The Highs and Lows of the Job Market


WORDS Todd Newton

Many students enter university with the expectation that a degree will earn you first priority in the job market. Unfortunately, the job market is rapidly changing and competition is growing.

Growing competition

It’s clear that the employment process is a very competitive one, but new research has shown that competition is creating dire situations in the workforce. Paul Barbaro, Executive General Manager of the company ‘Clarius Group’ informs how the proportion of candidates is growing: “The number of applicants per quality role advertised has increased by about 40 per cent. A general admin role which has previously attracted 200 applicants may now attract up to 400, but only 50 of those may come close to fitting the bill.”

This is just the icing on the proverbial sour cake. As Clarius Group notes, graduates are being forced to jump more hoops and hurdles. Graduates have to contend with competing with a greater pool of people with a longer drawn-out process of interviewing. “Where once a role would be filled in three to four weeks, it can now take up to eight weeks with more cautious, onerous interviewing and testing processes… Those who do make the cut are being interviewed by a broader array of people including the hiring manager, senior managers and team members. In some sectors, for example accountancy, a candidate may be asked to attend up to nine interviews,” says Paul Barbaro.

So how can you stand out among your competitors? “It’s all about selling yourself,” informs Sabina Newson, a former human resources manager. “I have many clients who are university students and are not aware that their qualifications aren’t enough, and many fail to successfully sell themselves with their resume and cover letter. You need to show and tell whoever you are applying for as to why you are the best fit for their role.”

The case for Macquarie University graduates

How do Macquarie graduates fit into the mix of all this? According to the 2011 statistics on the website, the figures show that between 70 and 75 per cent of graduates in the banking and finance sectors landed a full time position; 84.9 per cent of law graduates found work in months after completing their degree; between 60 and 70 pre cent of students in the media and performing arts sector acquired employment; in computing, 74.3 per cent of students were in full time employment upon completing, and in the science, only 55 to 65 per cent of graduates moved into the workforce in quick succession.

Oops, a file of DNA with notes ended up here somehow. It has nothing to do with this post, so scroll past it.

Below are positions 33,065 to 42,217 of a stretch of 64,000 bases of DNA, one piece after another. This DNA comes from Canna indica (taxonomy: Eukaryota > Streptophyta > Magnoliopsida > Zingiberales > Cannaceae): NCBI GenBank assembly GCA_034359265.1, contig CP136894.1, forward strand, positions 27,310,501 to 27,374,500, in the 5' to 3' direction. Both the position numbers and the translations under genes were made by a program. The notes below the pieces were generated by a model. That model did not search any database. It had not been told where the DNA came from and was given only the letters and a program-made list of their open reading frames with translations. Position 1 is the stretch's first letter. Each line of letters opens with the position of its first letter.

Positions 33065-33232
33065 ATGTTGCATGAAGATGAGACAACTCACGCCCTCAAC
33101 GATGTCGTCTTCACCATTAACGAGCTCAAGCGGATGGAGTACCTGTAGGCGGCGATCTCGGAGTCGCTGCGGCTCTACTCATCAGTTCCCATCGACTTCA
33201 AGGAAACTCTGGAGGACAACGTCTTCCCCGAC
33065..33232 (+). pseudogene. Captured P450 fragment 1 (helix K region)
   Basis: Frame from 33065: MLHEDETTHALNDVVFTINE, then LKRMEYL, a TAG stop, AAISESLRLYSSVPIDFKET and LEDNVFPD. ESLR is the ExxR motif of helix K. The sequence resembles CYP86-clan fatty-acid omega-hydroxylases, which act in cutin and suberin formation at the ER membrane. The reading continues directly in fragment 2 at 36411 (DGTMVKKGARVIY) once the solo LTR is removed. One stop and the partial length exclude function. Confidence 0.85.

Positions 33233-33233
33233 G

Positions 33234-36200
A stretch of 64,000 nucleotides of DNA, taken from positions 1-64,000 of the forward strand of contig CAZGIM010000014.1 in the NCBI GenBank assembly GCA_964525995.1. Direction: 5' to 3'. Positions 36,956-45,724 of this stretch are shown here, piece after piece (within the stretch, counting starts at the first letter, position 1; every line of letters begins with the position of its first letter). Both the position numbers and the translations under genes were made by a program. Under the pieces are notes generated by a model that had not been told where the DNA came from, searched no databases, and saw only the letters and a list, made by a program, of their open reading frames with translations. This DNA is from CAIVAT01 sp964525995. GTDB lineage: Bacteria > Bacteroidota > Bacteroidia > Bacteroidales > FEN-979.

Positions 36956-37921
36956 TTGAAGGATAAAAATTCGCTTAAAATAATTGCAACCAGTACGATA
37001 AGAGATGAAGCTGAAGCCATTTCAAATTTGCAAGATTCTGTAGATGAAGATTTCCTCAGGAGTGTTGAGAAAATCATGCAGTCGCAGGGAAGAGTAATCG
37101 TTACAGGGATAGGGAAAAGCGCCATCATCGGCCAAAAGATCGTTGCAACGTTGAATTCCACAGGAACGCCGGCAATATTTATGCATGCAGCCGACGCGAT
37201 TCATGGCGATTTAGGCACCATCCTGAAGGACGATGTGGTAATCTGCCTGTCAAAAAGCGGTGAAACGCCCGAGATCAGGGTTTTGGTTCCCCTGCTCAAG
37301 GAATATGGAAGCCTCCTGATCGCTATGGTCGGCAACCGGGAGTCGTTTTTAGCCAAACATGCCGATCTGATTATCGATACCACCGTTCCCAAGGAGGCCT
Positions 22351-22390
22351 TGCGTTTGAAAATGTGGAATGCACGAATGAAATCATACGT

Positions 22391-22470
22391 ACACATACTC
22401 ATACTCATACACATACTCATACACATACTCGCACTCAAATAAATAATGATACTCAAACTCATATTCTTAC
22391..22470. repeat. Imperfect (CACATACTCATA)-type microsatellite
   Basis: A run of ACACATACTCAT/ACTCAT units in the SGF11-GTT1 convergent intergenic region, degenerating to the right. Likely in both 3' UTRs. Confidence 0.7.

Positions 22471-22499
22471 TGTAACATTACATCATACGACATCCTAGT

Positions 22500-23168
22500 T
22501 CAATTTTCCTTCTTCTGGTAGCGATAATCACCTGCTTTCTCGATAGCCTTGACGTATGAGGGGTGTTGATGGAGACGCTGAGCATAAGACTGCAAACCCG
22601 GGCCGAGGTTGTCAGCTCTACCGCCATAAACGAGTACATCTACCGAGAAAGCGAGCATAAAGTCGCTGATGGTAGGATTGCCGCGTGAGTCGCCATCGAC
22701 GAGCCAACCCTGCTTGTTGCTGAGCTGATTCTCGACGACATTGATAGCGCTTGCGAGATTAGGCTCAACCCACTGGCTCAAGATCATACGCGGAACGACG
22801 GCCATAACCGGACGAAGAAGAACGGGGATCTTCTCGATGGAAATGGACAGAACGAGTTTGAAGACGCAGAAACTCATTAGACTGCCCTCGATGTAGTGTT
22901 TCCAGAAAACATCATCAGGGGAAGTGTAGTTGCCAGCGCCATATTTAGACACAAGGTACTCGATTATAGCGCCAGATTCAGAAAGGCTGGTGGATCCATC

For those that are left in the statistical minority, it leaves some floating in a state of labour limbo. Is it worth the acquisition of an extra degree, masters or a postgraduate course which means more debt is added onto the thousands of dollars we owe now? Students surveyed by the Co-op Future Leaders Index found that four in ten students considered further study due to the shortage of job prospects in their chosen fields.

In conducting a quick search on the availability of jobs on a popular job search engine such as Seek: it was found that over 300 jobs were advertised in one week for banking and finance sectors, compared to the availability of positions in the Advertising, Arts and Media sectors with just over 100 jobs advertised in one week. Only 35 jobs were advertised in the Science & Technology sectors.

Now think about the hundreds of graduates from Macquarie University per semester applying for jobs, multiplied with other graduates from other universities looking for work. One can see that employers see the words ‘University’ and ‘Bachelor’ sprawled across hundreds of resumes so earning a degree might be more expected these days than it being seen as something that will impress.